jay-defeo

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Weighing nearly one ton, The Rose by Jay DeFeo is one of the most complicated works in the Whitney’s collection to install. On February 15, the work was installed at the Whitney Museum as part of the exhibition Jay DeFeo: A Retrospective (opening February 28). The work arrived in New York from California, where the Whitney’s exhibition had finished a successful run at SFMOMA. Photographer Paula Court documented the installation that day from start to finish.

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“The rose is, in Greek mythology, associated with Aphrodite, who is often shown with roses garlanding her hair. It is the flower that most readily stands in for the female body, for female sexuality. But DeFeo’s Rose is not the bloom of purity, not the blush of first desire. It is more vagina dentata, an alluring but dangerous trap, a pleasure and a menace.”

Yevgeniya Traps on Jay DeFeo.

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Jay Defeo, The Rose, 1958-66

For the next eight years, The Rose took over her life, as she painted and repainted it.

“It’s going through a whole cycle of art history, the primitive, the archaic, the classic, and then on to the baroque but still not the final version. I just want to create a work that is just so precariously balanced between going this way or that way that it maintains itself,” she said.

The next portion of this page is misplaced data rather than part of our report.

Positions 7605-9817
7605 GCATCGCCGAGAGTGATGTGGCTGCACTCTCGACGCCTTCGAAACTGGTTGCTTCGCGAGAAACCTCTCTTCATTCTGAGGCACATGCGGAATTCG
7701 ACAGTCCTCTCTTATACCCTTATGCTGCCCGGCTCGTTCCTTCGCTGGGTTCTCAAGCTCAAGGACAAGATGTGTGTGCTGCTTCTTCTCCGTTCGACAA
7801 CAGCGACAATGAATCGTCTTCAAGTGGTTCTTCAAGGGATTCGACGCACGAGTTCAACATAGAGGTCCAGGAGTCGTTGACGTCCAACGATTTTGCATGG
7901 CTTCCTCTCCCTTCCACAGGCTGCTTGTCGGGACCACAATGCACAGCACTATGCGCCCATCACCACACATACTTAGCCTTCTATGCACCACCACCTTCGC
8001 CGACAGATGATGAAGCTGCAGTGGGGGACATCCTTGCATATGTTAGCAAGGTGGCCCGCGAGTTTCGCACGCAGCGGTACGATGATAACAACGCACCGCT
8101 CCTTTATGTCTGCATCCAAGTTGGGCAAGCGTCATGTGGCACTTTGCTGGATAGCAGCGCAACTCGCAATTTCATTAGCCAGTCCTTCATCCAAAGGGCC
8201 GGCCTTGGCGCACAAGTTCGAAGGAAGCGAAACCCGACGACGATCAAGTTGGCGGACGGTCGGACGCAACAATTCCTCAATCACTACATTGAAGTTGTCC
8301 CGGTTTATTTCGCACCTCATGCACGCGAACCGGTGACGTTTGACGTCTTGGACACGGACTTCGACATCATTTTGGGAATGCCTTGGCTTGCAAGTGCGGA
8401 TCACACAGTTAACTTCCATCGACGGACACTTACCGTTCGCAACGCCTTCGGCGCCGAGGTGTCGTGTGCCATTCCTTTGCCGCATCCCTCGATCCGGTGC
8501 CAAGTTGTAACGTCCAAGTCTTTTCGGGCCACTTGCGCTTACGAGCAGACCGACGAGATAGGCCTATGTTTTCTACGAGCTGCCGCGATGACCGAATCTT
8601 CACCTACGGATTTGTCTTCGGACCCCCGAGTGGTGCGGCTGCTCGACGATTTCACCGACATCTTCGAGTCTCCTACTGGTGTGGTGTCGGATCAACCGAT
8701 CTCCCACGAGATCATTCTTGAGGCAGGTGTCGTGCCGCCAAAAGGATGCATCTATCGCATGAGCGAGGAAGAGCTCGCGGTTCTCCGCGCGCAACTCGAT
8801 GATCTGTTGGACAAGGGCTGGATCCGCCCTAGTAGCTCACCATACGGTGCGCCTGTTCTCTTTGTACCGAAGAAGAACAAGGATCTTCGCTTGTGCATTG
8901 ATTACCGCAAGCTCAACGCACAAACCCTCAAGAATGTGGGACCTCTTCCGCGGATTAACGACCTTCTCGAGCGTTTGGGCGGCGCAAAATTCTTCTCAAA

To keep herself going, Jay drank a quart of Christian Brothers brandy a day and smoked two to three packs of Gauloises. At some point, she began adding metallic powders into the mix for sparkle, and inserted copper wire, beads, and pearls. By 1965, she had paid a total of $5,375.51 for painting materials. Today it resides in the Whitney Museum of American Art. 

Despite all those Gauloises, it was the painting that was the death of her. Constantly licking her brush to get a point, Jay ingested huge amounts of lead from the white paint, and died of cancer in 1989. Ironically, Jay’s first title for her painting has been Deathrose.

The Beats: A Graphic History

Jay DeFeo: A Retrospective—"which is as tenderly shaped and as visually stirring as a career survey could possibly be" (The New York Times)—opens today.

Jay DeFeo (1929–1989), The Rose, 1958–66. Oil with wood and mica on canvas, 128 7/8 × 92 ¼ × 11 in. (327.3 × 234.3 × 27.9 cm). Whitney Museum of American Art, New York; gift of the Estate of Jay DeFeo and purchase with funds from the Contemporary Painting and Sculpture Committee and the Judith Rothschild Foundation  95.170. © 2013 The Jay DeFeo Trust / Artists Rights Society (ARS), New York. Photograph by Ben Blackwell

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Rather than comb our collections for images of flags/parades/hot dogs/fireworks for today’s post, we thought we’d go with what we do best and share a sampling of artists who made their mark on the American canon. All of these portraits are by Mimi Jacobs.

Top to bottom:

Betye Saar, 1979; Ed Ruscha, 1979; Leo Valledor, 1976; Imogen Cunningham, ca. 1972; Mel Ramos, 1974; Jay DeFeo, 1976; Richard Diebenkorn, 1977

All from: [Photographs of artists taken by Mimi Jacobs, photographer], Archives of American Art, Smithsonian Institution.

Happy 4th of July!!